For hearing aid manufacturers, as in the broader economy, market share is king. One example of how this is playing out involves Costco and Phonak. Everyone knows Costco. Phonak is a hearing aid manufacturer that recently struck a deal to place their products with Costco.
This a big deal to audiologists, especially independent audiologists, because Phonak offers their products to Costco at prices which are dramatically lower than those available to independent audiologists. This means the independent audiologist cannot hope to match the Costco price for the same product.
Not everyone is a Costco member, so that helps. But the trend is (and has been for years) for manufacturers to manage the supply chain as best they can to return the maximum profit to the company. One example of this is company owned store-fronts. Audibel stores are owned by a hearing aid maker called Starkey. William Demant Holding (parent of Oticon) runs store fronts under the name Avada. Connect Hearing and Newport Audiology are run by Sonova, parent company of Phonak.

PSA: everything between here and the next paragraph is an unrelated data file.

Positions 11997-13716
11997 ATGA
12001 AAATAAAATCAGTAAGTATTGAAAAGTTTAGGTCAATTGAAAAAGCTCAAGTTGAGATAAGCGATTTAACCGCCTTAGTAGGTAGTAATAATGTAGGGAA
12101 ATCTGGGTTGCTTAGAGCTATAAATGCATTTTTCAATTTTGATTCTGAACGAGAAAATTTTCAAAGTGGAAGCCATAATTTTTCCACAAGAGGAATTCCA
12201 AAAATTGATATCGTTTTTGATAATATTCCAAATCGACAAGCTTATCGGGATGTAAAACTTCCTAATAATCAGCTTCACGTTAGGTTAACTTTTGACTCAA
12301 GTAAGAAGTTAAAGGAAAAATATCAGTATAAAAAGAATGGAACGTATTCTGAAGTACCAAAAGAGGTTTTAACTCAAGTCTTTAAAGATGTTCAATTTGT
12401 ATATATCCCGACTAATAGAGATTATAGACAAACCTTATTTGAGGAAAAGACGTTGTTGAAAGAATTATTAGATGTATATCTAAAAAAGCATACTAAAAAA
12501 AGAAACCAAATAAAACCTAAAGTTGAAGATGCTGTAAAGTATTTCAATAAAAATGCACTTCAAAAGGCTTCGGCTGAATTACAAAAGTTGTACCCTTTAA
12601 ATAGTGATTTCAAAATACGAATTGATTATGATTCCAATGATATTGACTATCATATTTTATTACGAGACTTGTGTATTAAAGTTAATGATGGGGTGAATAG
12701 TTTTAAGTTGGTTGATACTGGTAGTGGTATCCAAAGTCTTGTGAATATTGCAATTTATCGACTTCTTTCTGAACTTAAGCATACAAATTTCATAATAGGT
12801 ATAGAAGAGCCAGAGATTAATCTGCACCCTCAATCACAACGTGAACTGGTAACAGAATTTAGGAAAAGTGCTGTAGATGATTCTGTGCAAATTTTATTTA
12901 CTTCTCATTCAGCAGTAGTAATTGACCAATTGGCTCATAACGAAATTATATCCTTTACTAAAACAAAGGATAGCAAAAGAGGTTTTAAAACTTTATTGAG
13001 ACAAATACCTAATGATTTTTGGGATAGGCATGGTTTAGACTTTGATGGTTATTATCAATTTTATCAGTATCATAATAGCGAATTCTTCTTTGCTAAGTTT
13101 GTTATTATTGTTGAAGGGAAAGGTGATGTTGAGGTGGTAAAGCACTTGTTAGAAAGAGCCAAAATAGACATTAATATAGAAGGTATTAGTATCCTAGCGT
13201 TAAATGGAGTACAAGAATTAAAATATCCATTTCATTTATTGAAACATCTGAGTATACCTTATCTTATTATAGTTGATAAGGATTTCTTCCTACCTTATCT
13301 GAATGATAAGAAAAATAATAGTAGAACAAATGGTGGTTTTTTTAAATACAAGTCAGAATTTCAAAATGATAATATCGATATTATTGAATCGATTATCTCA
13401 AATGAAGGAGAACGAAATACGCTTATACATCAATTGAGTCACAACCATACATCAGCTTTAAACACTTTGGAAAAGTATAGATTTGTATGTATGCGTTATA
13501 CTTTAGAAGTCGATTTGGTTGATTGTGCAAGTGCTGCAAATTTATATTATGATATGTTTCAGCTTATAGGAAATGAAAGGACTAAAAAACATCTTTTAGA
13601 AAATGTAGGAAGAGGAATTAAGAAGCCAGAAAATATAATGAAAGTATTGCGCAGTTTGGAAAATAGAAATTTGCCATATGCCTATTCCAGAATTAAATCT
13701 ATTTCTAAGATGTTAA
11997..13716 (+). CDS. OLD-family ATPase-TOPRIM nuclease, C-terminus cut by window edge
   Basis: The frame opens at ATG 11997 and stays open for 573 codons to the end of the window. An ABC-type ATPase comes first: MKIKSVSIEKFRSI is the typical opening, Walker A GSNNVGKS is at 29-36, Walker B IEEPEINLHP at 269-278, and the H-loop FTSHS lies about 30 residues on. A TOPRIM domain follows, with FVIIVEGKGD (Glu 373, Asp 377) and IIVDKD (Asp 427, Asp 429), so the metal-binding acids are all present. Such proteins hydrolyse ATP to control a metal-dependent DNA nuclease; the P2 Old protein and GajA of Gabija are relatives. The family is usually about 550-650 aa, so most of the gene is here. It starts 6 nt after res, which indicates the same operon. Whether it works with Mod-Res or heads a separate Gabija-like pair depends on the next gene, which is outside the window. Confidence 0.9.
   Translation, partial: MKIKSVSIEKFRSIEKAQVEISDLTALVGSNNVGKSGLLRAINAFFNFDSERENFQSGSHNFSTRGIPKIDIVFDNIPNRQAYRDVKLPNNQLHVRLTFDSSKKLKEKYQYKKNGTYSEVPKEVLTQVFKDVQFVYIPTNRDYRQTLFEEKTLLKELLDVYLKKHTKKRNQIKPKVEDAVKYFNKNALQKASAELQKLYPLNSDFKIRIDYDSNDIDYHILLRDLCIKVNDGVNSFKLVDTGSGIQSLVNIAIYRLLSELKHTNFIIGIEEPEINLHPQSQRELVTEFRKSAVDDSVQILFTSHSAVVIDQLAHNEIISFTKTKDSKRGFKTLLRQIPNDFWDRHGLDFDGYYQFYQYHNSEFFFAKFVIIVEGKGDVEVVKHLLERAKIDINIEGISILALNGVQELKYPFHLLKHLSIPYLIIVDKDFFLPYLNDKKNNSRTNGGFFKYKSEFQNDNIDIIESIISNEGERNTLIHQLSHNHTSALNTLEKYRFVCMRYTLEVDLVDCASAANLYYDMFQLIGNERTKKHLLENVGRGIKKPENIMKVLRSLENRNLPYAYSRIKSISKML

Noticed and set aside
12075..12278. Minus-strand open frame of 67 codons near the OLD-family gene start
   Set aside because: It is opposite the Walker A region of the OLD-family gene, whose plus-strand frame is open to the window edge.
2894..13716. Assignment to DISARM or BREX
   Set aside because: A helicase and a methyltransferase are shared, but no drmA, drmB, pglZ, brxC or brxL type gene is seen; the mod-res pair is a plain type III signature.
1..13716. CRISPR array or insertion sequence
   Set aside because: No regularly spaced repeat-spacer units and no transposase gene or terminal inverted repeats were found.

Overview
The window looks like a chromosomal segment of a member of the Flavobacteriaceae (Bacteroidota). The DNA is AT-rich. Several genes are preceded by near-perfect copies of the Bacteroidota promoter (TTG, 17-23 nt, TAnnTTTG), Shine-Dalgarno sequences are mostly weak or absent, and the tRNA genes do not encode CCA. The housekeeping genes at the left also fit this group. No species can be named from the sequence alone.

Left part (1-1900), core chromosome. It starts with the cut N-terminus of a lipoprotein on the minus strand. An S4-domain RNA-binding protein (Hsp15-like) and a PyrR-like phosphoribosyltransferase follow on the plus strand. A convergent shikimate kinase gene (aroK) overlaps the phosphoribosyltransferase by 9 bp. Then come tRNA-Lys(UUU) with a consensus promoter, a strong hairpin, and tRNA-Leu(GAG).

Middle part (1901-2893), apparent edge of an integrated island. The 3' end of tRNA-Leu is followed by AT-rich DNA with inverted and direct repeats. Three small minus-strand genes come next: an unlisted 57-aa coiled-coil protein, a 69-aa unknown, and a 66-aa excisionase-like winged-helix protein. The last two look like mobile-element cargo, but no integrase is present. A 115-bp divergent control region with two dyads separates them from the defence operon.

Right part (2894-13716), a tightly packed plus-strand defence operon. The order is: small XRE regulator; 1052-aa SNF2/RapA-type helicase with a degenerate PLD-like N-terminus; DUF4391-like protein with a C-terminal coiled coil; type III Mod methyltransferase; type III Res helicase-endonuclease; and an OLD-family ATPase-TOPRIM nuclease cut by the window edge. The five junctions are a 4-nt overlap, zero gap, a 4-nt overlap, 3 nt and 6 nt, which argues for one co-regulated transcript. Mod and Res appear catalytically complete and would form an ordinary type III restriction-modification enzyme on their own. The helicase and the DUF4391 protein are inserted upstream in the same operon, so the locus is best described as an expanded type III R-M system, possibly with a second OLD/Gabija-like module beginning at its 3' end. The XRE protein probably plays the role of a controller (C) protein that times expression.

So what’s an audiologist to do? We’re beginning to band together to negotiate better discounts from the manufacturers so we can be price competitive. A group is forming called the Audiology Provider Organization (APO). They are recruiting audiologists who want to keep providing quality hearing care while also retaining the ability to compete. They plan to pass on 100% of the discount they get from the manufacturer. Administrative costs will be covered by a monthly fee that is small compared to the projected savings.
If APO is successful it will mean that I can (and will) offer hearing aids at significantly lower prices.